Culture shock, extreme heat, landslides and rush hours that include elephants can be utter chaos, but this rider wouldn’t have it any other way
Story and Photos by Steph Jeavons
It’s not as though it were an aggressive crowd –just a force and a single mind with a single mission: to get through and collect water from this spot on the river Ganges and carry it back to temples for hundreds of kilometres around. It was like a wave that you could not reason with. All you could do was brace yourself and try not to fall over. With only a litre of water, a heavily laden bike and full biking gear, I had found myself in the centre of the biggest Hindu pilgrimage in India on one of the hottest days of the year. I had unwittingly found the Gateway to God, and God was clearly in high demand that day!
“I’ll laugh about this later,” I told myself as I spent the next eight hours trying to force my way through the crowd and over to the sanctuary of the nearest hotel. Here I took refuge for another 16 hours while the crowds dispersed, leaving behind a trail of destruction and a great blog post!
Gandhi once said, “At the age of 18 I went to England. Everything was strange, the people, their ways and even their dwellings. I was a complete novice in the matter of English etiquette and continually had to be on my guard. Even the dishes that I could eat were tasteless and insipid. England, I could not bear . . .” Unlike Gandhi, I enjoyed the culture shock immensely.
Riding in India can feel as if you are riding on the edge of a knife at times. The near misses, the heat, and the constant obstacles like cows, pigs, bikes and trucks, not to mention the speed bumps that have no warnings! Sometimes it feels like a great adventure, and other times, it feels like survival. At times, I struggled to keep my concentration and energy levels up in the midsummer heat and had to stop every half-hour for water and rest before pushing on again. You know it’s getting to you when your mind is telling you to let go of the bars and just let yourself fall.
I was told you need three good things to survive on Indian roads: good brakes, a good horn and good luck. It’s all true!
Poverty is clearly an issue here, and as you ride around, you cannot ignore the families living on the streets or the beautiful historic buildings in desperate need of repair. However, after a while, the beauty within the chaos starts to shine through.
Riding my Honda CRF250L (affectionately named Rhonda) through the heat, fully clothed in my black armoured jacket and pants, I considered going for the minimalist Sikh approach. They looked so cool riding around in their flowing white Kachhas and sandals. Having ridden with a group of five such Sikhs for a couple of days, I was sorely tempted to join them, but when it was suggested that I remove some of my gear at the sight of my increasingly sweaty helmet hair, I replied, “You put your faith in God. I put my faith in a pair of Sidi boots” – however uncomfortable that might be. We did look an odd sight as we rode together. Five male Sikhs on Enfield’s with white turbans and large kirpans (ceremonial swords) strapped to their ribs, and a heavily armoured woman on a Honda with a red helmet and a face to match. I certainly stood out in the crowd, and people looked on in puzzlement as I looked back in awe.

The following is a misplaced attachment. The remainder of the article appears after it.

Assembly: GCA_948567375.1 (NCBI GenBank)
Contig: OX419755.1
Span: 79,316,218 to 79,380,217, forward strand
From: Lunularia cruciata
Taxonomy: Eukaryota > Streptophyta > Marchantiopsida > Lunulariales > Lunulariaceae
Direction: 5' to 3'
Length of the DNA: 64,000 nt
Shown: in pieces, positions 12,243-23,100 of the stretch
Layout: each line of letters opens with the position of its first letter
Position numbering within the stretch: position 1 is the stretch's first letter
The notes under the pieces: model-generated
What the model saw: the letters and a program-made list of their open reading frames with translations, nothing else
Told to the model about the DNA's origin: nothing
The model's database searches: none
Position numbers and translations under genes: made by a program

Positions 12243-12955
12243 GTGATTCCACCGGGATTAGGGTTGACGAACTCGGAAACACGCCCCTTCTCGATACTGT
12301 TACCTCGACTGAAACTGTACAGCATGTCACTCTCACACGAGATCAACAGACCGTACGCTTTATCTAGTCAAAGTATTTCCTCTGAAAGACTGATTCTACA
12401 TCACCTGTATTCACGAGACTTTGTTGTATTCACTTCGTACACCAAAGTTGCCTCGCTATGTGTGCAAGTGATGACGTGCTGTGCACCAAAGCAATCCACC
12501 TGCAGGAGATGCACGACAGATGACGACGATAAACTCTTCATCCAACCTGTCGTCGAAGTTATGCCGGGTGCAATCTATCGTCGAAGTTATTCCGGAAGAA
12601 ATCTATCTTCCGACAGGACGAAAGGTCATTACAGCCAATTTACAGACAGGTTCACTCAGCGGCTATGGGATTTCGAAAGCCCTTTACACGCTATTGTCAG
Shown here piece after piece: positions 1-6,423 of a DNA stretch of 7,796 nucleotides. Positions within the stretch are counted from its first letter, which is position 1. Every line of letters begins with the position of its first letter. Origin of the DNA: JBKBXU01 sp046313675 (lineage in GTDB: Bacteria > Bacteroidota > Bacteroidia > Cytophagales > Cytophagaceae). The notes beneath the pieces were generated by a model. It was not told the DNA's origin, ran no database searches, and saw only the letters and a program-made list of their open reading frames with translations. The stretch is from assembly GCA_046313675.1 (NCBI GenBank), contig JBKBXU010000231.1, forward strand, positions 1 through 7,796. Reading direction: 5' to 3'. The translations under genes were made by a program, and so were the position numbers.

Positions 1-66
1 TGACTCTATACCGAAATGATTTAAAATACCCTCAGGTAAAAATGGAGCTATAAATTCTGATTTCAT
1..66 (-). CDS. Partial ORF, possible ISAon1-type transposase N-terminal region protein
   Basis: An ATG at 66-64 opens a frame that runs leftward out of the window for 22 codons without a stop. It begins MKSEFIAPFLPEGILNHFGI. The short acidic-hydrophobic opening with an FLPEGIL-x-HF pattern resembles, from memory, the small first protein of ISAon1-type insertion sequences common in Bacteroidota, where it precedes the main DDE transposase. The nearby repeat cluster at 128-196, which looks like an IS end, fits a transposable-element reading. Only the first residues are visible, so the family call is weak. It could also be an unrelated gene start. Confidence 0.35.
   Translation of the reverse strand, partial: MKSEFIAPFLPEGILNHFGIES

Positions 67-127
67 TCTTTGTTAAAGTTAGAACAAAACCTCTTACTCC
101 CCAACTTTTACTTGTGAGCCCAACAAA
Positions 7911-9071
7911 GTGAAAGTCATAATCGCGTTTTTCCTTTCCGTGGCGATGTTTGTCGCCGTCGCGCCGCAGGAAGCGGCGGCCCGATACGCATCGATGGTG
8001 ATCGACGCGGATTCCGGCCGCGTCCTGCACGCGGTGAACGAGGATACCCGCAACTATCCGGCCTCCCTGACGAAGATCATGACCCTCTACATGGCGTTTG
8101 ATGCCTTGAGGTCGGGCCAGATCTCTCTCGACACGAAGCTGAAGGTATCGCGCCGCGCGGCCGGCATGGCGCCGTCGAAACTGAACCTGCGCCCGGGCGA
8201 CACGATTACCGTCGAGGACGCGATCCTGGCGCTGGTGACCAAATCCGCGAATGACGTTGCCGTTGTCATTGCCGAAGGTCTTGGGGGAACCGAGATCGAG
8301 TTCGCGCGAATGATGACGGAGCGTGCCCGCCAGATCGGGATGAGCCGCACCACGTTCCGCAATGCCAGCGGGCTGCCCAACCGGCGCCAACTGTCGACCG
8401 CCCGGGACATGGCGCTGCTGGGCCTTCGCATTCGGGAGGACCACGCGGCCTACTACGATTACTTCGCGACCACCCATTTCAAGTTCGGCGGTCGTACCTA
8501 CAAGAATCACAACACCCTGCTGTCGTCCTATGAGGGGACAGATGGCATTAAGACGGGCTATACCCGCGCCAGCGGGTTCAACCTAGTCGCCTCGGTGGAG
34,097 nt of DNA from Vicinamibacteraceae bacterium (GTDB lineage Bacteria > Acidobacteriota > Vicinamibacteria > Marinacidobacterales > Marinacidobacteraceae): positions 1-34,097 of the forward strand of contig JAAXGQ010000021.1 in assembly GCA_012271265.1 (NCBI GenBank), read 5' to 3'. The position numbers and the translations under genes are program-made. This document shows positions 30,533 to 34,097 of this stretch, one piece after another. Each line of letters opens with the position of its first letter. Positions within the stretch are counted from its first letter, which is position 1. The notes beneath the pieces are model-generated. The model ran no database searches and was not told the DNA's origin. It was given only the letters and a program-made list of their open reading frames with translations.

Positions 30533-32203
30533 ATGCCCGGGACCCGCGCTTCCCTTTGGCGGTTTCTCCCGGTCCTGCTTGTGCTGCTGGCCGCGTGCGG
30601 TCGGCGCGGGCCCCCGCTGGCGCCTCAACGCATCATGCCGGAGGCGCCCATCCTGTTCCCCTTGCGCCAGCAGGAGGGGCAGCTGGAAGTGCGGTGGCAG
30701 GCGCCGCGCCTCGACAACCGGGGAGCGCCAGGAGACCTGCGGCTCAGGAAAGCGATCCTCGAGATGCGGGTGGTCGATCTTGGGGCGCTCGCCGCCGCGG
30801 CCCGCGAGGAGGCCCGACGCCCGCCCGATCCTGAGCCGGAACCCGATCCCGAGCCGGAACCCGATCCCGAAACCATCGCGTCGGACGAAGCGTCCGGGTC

The sights, the smells, the elephant rush hours. India punches through your visor and ensnares all the senses with no apology. The country is so diverse, and continued to surprise me through my eight-week journey from Mumbai to Ladakh. As with anywhere, the connections with the people are what make the journey, and the Indians are very welcoming. The ever-growing biker community does not hide behind cool nonchalance. Instead, they choose to enthusiastically show their admiration and support for any long-distance rider crossing their country. I had one such biker waiting on the side of the road for me as I came out of Jaipur. He flagged me down and presented me with a gift from his mother after he had shared one of my blog posts with her. I was escorted into, and then out of, Delhi by fellow riders, and I had flowers brought to my hotel in Gurgaon. The homes of both the wealthy and the poor were opened up to me to use as my own for rest and companionship as I worked my way through this authentic country.
The High Road
The faces changed as I headed farther north through Kashmir and higher into the mountains – a mix of Indian and Tibetan. The traffic stopped, the tarmac ran out, and soon I found myself surrounded by snow-capped peaks and glaciers, riding higher and higher on narrower and bumpier tracks into the cool air of the Himalayas. Eventually I passed a sign saying, “Welcome to the Region of Ladakh.”
I had made it all the way from Mumbai, nearly 3,200 km across India, in temperatures reaching up to 45 C, among chaotic traffic, to the start of the famous Ladakh – aka Bikers Paradise…